The Hot 100 and Easy Listening charts became more similar again toward the end of the 1960s and into the early and mid-1970s, when the texture of much of the music played on Top 40 radio once more began to soften. Contemporary artists who recorded adult-appeal music, such as The Carpenters, Barry Manilow, Anne Murray, Helen Reddy, Olivia Newton-John, Barbra Streisand, Art Garfunkel and John Denver began to be played more often on Top 40 radio. Much of the music recorded by singer-songwriters such as Carole King, Carly Simon, James Taylor and Janis Ian got as much, if not more, airplay on this format than on Top 40 stations. Easy Listening radio also began including songs by artists who had begun in other genres, such as rock and roll or R&B.

The longest stay at No. 1 on the Easy Listening chart in the 1970s was "Time Passages" by Al Stewart, which remained atop the chart for ten weeks. More common, however, was a high turnover rate at the summit of the Easy Listening survey during this decade. Over a three-year period from 1973 through 1975, there were 100 No. 1 songs on this chart, and most remained atop the chart for a single week. Among songs which topped both the Easy Listening (renamed Adult Contemporary in 1979) and pop charts in the 1970s were "(They Long to Be) Close to You" and "Please Mr. Postman" by The Carpenters, "Song Sung Blue" by Neil Diamond, "Annie's Song" by John Denver, You Are the Sunshine of My Life by Stevie Wonder, "I Honestly Love You" and "Have You Never Been Mellow" by Olivia Newton-John, "Love Will Keep Us Together" by Captain & Tennille and "You Light Up My Life" by Debby Boone.1

The 1980s

On August 21, 1982, the Adult Contemporary chart began ranking only airplay.3

Some of the artists who achieved success on the adult contemporary chart in the 1980s were already established names, such as Elton John, Chicago, Dan Fogelberg, Kenny Rogers and Dionne Warwick, while newer acts such as Whitney Houston, Madonna, Air Supply, Lionel Richie and Gloria Estefan also made an impact on the chart. The amount of crossover between the AC chart and the Hot 100 has varied based on how much the passing pop music trends of the times appealed to adult listeners. Not many disco or new wave songs were particularly successful on the AC chart during the late 1970s and early 1980s, and much of the hip-hop and harder rock music featured on CHR formats later in the decade would have been unacceptable on AC radio.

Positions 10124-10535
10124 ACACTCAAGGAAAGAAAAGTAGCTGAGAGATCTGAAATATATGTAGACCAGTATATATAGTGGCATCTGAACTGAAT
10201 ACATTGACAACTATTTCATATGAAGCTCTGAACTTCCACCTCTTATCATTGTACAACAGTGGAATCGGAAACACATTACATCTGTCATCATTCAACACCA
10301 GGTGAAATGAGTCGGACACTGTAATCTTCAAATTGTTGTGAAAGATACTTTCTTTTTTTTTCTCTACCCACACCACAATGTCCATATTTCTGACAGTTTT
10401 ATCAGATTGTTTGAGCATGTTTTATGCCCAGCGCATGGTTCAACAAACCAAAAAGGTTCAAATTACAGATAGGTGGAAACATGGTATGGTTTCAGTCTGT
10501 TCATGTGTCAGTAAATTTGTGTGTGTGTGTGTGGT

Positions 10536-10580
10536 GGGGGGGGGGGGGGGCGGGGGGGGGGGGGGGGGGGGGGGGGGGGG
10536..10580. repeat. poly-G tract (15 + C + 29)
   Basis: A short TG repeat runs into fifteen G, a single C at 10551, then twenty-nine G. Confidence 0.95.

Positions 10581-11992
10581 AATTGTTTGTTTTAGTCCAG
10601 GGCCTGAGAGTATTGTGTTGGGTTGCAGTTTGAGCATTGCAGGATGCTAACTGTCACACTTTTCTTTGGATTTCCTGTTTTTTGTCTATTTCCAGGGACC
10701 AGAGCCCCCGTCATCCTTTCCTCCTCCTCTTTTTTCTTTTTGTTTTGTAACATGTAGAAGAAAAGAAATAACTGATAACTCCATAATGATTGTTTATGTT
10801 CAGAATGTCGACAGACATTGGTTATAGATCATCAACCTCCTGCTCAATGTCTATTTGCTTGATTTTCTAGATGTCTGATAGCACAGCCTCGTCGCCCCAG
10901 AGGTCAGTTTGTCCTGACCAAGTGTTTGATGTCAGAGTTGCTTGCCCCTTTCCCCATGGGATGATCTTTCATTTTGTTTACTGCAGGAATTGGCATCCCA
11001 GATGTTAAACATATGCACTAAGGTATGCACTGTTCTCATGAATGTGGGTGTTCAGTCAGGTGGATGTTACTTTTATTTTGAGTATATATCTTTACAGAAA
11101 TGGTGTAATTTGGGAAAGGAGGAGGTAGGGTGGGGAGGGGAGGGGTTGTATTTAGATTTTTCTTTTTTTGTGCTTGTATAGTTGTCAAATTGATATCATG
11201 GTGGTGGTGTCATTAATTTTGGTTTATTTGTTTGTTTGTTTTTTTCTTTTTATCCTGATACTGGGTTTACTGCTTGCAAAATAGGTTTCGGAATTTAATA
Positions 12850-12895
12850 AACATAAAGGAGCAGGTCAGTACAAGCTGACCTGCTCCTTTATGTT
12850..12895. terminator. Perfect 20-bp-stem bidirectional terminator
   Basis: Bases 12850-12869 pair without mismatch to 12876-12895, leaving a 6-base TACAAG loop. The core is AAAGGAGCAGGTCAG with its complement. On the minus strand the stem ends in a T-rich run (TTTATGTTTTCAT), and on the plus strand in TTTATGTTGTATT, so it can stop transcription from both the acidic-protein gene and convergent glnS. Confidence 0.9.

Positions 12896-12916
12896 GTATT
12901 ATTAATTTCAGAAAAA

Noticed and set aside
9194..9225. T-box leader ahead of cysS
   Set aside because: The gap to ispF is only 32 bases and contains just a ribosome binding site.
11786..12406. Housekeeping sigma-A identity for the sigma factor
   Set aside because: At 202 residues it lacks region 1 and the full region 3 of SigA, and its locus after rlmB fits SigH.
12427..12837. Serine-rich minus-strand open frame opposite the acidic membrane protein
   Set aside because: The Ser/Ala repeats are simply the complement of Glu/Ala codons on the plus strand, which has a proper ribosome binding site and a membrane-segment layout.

No song spent more than six weeks at No. 1 on this chart during the 1980s, with nine songs accomplishing that feat. Two of these were by Lionel Richie, "You Are" in 1983 and "Hello" in 1984, which also reached No. 1 on the Hot 100. Other songs reaching the summit on both the AC and pop charts include "Time After Time" by Cyndi Lauper, "I Just Called to Say I Love You" by Stevie Wonder, "Live to Tell" by Madonna, "I Just Can't Stop Loving You" by Michael Jackson (his only double No. 1 on pop and AC charts), "Seasons Change" by Exposé and "Right Here Waiting" by Richard Marx.1

The 1990s

With the above-mentioned changes in compilation to the Billboard Hot 100 chart in the early 1990s, many of the secondary charts began to experience differences as well. Certain songs achieved higher debut positions on the Hot 100 due to the new formulas used to calculate chart positions, and lengthy stays at No. 1 became more common. This trend began to surface on the AC chart in 1993, when two consecutive singles ("The River of Dreams" by Billy Joel and "Said I Loved You...But I Lied" by Michael Bolton) logged twelve weeks apiece atop the AC chart, surpassing "Love Is Blue"'s previous mark of eleven weeks at No. 1. As the decade progressed, other songs had extended stays at No. 1, including "Change the World" by Eric Clapton (13 weeks, 1996), "Un-Break My Heart" by Toni Braxton (14 weeks, 1997) and "Because You Loved Me" by Celine Dion (19 weeks, 1996).

In addition to Dion, who has had significant success on this chart, other artists with multiple No. 1s on the AC chart in the 1990s include Mariah Carey, Phil Collins, Michael Bolton, Whitney Houston and Shania Twain. Newer female singer-songwriters such as Sarah McLachlan, Natalie Merchant, Jewel, Melissa Etheridge and Sheryl Crow also broke through on the AC chart during this time.1

The 2000s

A notable pattern that developed during the 2000s decade has been for certain pop songs to have lengthy runs on the Hot Adult Contemporary Tracks chart, even after the songs have fallen off the Hot 100. Songs such as "Love Story" and "You Belong with Me" by Taylor Swift, "Waiting on the World to Change" by John Mayer, "Love Song" by Sara Bareilles and "You're Beautiful" by James Blunt have remained on the AC chart for many weeks, in some cases over a year after the song was originally released. An article on MTV's website by Corey Moss describes this trend: "In other words, AC stations are where pop songs go to die a very long death. Or, to optimists, to get a second life."4 One theory states that many adult contemporary stations play less newer music because they also give ample airtime to hits of the past, so the de-emphasis on new songs slows the progression of the AC chart. Also, certain program directors have asserted that AC is a song-based format, as opposed to other radio formats that are infused with singer-based programming, so there is no guarantee that a new single by a certain artist will appeal to the listeners.4